If you suffer from diabetes, you know how important it is to eat foods that contain probiotics. These bacteria help keep your digestive system running smoothly and prevent harmful bacteria from growing in your gut. The best type of probiotic yogurt contains live cultures, which means there are still living organisms present. You can find them at health stores or online.

🍊Try this recipe: Coconut Yogurt Chia Pudding

4. Fruit

The best fruits to add to your breakfast include strawberries, blueberries, raspberries, blackberries, peaches, pears, apples, oranges, bananas, and plums. You can use fresh or frozen fruit, but if using frozen fruit, be sure to thaw them first unless it’s going into a smoothie!

Our choice: Blueberries!

Blueberries are loaded with antioxidants, fiber, and phytochemicals. Antioxidants help protect cells from damage caused by free radicals. Free radicals are unstable molecules that cause cellular damage. Fiber helps keep you regular and prevents constipation. Phytochemicals have been shown to prevent cancer and heart disease.

🍊Try this recipe: Blueberry Turkey Breakfast Sausages

Get a 7-day low glycemic meal plan for prediabetes FREE when you sign up here: Well + Easy Starter Kit

 

5. Whole grain cereals and bread

At Well + Easy, we love good carbs which makes whole grain cereals a great option for breakfast. They provide complex carbohydrates that give you sustained energy and help maintain blood sugar levels. Complex carbohydrates are digested slowly and provide long-lasting energy. Whole grains are also a good source of dietary fiber, which helps lower cholesterol and regulate bowel movements.

Whole grain bread has more fiber than white bread, which makes it easier to digest. It also contains more vitamins and minerals, such as iron, zinc, magnesium, and potassium. These nutrients help maintain blood sugar levels and reduce the risk of developing type 2 diabetes.

The best thing about whole grain bread is that it doesn't taste too different from regular white bread. You can use it to make sandwiches, toast, bagels, English muffins, pizza crust, and more. 

If you're looking for a healthier alternative to store-bought bread, try making your own at home. To do that, simply mix one cup of whole wheat flour with two cups of all-purpose flour. Add three tablespoons of honey, one tablespoon of salt, and one teaspoon of baking soda. Mix well until combined. Next, add four eggs and beat them into the dough. Finally, stir in one cup of milk and one tablespoon of vegetable oil. Let the dough rest for 10 minutes before rolling it out onto a floured surface. Bake the bread according to flour package directions.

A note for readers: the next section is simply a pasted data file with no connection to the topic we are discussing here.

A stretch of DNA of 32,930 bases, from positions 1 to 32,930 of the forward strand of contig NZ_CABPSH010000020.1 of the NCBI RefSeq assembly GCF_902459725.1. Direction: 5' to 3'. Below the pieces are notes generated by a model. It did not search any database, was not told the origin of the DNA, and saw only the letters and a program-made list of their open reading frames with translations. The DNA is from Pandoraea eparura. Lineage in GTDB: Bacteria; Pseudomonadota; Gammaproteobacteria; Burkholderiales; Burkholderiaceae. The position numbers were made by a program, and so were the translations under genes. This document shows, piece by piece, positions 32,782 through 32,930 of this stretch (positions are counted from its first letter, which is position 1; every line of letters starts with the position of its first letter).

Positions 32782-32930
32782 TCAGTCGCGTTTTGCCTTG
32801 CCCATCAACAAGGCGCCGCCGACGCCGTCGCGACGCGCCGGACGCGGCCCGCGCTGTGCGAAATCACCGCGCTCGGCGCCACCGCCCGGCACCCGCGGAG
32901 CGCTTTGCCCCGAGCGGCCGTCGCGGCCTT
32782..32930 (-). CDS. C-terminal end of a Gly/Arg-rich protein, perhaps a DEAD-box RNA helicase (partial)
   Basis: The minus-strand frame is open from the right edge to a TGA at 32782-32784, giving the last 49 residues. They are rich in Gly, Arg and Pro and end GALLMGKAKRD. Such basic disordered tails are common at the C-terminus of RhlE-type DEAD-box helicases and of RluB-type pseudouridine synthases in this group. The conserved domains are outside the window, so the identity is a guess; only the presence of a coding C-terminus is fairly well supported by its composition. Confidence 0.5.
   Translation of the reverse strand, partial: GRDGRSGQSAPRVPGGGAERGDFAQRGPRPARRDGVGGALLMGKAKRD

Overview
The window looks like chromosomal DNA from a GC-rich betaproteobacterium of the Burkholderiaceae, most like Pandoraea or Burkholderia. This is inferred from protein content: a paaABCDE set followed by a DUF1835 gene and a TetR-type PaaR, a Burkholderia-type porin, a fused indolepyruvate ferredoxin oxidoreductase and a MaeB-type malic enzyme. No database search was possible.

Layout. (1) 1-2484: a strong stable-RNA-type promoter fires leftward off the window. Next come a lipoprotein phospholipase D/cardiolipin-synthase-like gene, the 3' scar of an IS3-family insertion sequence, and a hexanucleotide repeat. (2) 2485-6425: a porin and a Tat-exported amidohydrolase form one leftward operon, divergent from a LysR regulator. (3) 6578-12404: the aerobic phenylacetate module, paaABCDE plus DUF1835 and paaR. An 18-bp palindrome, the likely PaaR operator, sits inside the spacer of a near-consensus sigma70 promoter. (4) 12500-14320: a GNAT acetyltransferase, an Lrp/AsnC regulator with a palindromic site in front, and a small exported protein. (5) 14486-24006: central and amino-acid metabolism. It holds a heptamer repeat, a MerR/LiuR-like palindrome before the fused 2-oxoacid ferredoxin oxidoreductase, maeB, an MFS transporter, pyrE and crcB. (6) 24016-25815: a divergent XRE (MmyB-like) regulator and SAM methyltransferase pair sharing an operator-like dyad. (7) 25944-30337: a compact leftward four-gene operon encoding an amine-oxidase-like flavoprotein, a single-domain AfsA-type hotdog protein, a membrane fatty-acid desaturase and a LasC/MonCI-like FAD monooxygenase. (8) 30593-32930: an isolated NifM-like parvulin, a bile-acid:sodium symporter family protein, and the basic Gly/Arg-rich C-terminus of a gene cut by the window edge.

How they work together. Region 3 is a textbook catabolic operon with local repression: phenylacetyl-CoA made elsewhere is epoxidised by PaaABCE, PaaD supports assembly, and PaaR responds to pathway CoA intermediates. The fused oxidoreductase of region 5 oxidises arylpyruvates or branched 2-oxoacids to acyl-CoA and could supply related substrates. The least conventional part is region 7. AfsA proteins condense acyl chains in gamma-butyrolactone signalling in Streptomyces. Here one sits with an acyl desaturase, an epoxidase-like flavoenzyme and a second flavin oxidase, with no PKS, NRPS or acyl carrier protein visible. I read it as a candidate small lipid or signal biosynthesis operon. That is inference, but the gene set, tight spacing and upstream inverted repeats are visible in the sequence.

🍊Try this recipe: Turkey & Cheese Breakfast Plate

6. Salmon

Salmon is a great source of omega-3 fatty acids, which are essential fats that play a role in brain development and cardiovascular health. Omega-3s are also anti-inflammatory and may help treat depression. Salmon is also a good source for selenium, which is an antioxidant and helps the thyroid gland work properly. Selenium is also necessary for normal hair and nail growth.

🍊Try this recipe: Smoked Salmon Egg Cups

7. Almonds

Almonds are a great snack option. They are high in monounsaturated fat, which lowers “bad” LDL cholesterol while increasing “good” HDL cholesterol. Monounsaturated fats also improve insulin sensitivity, which means your body uses glucose more efficiently. This can come in the form of unsalted and unsweetened almond butter or chopped and added to yogurt, oatmeal, smoothies, and more.

🍊Try this recipe: Coconut Almond Porridge

 

Looking for more recipe inspiration?

Grab our FREE Low GI Starter Kit that includes a 7-day meal plan, simple recipes, kitchen staples checklist, and grocery list